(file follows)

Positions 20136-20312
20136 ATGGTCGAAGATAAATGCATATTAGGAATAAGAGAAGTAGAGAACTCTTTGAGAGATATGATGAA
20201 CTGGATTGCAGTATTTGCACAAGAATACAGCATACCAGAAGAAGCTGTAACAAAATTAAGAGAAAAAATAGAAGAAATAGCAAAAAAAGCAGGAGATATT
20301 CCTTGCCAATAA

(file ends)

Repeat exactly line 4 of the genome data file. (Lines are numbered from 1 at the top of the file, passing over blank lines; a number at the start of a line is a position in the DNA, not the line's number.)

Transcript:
20301 CCTTGCCAATAA